The Winter Olympic Games aren’t just proving ground for the world’s best athletes—they’re the highest level of competition for the officials, too. Jessica Leclerc ’09 is one of only four American women (19 women total) who will be officiating the women’s ice hockey tournament during next month’s Winter Olympics in PyeongChang, South Korea. The Maine native, former UC hockey captain, and graduate of UC's Therapeutic Recreation program shared the details:
How long have you been officiating women’s hockey?
Since I was 12. I’ve done youth hockey, college hockey, and then a few years ago I got licensed internationally as a linesman, which goes through U.S. Hockey. From there I was chosen to officiate the women’s world championships in Buffalo in 2015, which put me in the running to officiate Olympic hockey. I received good evaluations from the International Ice Hockey Federation (IIHF) at tournaments and worked my way up the ladder, the Olympics obviously being top rung. It’s the IIHF’s job to recommend officials for the Olympics, and in late November, I got the call and learned that I'd been chosen.
Exciting! How did you react to the news?
I wasn’t expecting it! I knew that I was in the running for the Olympics. In August, I went out to Switzerland and participated in IIHF pre-Olympic training camp. In October, I was told I made the long list for the Olympics. When I got the call, it was still a shock. It’s still surreal. I think it won’t set in until I get to South Korea and have my skates on and step on the ice.
"It's still surreal. I think it won’t set in until I get to South Korea and have my skates on and step on the ice."
Has officiating the Olympics always been a goal for you?
My goal has always been to officiate the highest level of hockey I can. Last year I performed well at the tournaments so I realized I could make a run for the Olympics. I’ve worked extremely hard and dedicated a lot of time and energy to training, but I’ve also been at the right place at the right time.
What makes a great hockey official?
Obviously skating ability and game awareness are key, because you have to be able to keep up. A big component is your willingness to learn and accept criticism. The level of critique from the IIHF evaluations is something I’ve never experienced; one wrong call or wrong move can steer you in the wrong direction. How do you interact with your teammates and the players? Do you have a positive attitude? It’s all stuff they look at very closely.
So it’s about more than your performance on the ice.
Absolutely. They evaluate how you contribute to officiating and give back off the ice. I mentor younger officials and supervise youth hockey whenever I can.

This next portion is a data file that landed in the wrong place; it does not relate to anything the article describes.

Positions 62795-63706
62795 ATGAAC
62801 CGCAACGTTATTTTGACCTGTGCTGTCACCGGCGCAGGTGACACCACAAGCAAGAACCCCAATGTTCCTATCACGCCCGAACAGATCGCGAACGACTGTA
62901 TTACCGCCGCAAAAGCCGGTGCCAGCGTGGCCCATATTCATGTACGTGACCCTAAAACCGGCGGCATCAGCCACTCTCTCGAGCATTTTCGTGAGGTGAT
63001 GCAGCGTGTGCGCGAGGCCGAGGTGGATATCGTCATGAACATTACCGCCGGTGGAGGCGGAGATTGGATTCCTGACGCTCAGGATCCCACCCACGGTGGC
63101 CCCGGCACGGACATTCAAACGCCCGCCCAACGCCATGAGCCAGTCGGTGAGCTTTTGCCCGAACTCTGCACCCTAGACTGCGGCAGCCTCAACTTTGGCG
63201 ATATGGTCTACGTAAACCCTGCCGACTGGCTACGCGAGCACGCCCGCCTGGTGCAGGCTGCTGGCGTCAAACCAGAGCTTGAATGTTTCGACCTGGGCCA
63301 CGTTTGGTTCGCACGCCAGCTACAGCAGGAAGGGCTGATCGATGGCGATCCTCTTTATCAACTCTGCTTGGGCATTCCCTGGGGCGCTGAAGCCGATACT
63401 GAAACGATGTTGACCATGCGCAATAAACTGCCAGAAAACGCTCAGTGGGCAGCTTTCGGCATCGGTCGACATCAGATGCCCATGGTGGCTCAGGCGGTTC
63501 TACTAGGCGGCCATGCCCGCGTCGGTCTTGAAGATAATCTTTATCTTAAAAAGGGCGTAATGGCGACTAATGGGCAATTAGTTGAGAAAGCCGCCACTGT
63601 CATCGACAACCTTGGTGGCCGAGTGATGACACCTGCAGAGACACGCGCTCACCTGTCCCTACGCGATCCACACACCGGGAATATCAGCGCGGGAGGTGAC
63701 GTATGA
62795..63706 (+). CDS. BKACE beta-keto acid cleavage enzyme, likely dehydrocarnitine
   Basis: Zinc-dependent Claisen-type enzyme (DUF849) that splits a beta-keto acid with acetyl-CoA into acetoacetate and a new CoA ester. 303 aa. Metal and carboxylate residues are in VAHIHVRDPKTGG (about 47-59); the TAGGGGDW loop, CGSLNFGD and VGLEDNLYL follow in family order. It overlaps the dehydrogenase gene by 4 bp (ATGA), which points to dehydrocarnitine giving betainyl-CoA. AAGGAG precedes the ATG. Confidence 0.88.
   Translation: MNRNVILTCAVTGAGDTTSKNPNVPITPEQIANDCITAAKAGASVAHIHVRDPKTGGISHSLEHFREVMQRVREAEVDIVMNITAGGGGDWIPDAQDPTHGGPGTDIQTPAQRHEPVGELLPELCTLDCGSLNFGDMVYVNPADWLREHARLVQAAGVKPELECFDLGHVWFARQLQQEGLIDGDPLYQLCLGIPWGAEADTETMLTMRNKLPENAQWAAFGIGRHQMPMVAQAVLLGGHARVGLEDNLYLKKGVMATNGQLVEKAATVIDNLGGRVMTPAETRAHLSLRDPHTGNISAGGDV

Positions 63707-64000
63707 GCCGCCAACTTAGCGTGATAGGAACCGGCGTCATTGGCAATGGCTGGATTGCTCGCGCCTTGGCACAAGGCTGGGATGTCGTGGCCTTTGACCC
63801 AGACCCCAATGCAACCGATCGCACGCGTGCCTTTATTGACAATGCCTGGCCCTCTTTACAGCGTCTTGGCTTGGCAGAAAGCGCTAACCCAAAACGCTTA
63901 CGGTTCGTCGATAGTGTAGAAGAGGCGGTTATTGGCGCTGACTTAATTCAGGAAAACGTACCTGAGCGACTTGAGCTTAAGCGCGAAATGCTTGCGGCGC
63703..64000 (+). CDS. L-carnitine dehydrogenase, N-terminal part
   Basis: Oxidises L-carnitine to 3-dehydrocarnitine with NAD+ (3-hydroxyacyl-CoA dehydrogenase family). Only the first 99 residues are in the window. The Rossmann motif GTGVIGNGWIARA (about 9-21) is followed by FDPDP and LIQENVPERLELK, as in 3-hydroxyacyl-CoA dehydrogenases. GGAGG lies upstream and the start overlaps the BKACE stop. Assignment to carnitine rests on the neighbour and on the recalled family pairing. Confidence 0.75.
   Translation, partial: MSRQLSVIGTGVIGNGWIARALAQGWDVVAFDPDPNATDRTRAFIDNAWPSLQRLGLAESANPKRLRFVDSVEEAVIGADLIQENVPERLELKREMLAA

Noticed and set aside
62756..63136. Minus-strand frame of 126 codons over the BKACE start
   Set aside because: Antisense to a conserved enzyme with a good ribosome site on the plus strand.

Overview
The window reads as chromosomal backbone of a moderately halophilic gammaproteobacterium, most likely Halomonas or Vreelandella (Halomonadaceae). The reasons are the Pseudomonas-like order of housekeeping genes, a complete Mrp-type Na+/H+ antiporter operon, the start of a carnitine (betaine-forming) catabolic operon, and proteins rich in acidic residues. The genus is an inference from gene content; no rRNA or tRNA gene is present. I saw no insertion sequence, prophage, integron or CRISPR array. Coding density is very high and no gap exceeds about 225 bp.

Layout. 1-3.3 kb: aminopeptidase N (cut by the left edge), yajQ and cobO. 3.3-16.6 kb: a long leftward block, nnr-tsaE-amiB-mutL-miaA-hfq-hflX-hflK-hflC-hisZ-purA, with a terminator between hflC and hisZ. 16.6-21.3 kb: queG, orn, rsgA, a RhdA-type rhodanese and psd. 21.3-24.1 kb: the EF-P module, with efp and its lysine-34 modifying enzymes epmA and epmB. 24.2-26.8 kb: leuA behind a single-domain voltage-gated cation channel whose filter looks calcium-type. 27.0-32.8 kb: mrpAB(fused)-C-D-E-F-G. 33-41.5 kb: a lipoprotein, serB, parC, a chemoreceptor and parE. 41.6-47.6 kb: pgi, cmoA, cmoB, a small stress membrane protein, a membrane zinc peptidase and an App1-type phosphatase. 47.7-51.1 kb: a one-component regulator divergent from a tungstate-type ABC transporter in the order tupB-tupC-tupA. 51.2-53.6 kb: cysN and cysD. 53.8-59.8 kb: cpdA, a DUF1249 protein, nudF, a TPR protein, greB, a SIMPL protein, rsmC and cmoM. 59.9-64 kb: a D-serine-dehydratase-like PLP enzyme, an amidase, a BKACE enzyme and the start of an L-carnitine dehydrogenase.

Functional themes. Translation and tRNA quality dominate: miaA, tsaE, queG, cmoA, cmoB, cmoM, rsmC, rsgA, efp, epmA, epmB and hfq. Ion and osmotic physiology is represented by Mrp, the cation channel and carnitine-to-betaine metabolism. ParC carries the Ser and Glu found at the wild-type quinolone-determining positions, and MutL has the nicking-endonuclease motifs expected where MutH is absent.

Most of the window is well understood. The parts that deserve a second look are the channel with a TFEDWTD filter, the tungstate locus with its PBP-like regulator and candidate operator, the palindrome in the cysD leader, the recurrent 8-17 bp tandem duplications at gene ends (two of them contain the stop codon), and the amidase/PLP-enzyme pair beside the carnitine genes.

What challenges or differences do you expect when officiating at the Olympic level?
The main language at that level is English, so that makes it easier. There are sometimes cultural or language barriers you have to work your way around as a referee. The teams will communicate with each other in their own language. Russian players may be yelling at each other, they may be swearing at you, and you have no idea. Some of the different cultural norms are interesting, too. In Japan, they bow when they get on the ice and circle up and bow after a goal. It’s amazing to me that you’re on the ice with people who may not speak your language, but you can all understand the same exact game. We all have that level of respect for the game.
"It’s amazing to me that you’re on the ice with people who may not speak your language, but you can all understand the same exact game. We all have that level of respect for the game."
You were captain of the UC women’s hockey team for two years. How did that experience prepare you for what you do now?
I learned quickly how to be a leader through sports and, actually, through academics at UC. I was a Therapeutic Recreation major, and since I was a non-traditional student being a few years older than my peers, I took on a leadership role for a lot of projects. I learned how to take the lead. Same thing on the hockey team. Those leadership skills really shined through in having that confidence on the ice. My experience at UC gave me the confidence to say, “I can be a leader in whatever situation I’m thrown into.”
What motivates you?
For me, officiating is a way to be involved in the game and be competitive. As much as I respect the officials I skate with, when it comes to these levels, it is incredibly competitive. I want to be the one who gets the best assignment. It’s my competitive streak. Plus the people I’ve met along this journey are some of the most amazing people I know. That’s the biggest drive: meeting new people, having these experiences with them in a game that I love. I just think hockey is the greatest game on Earth.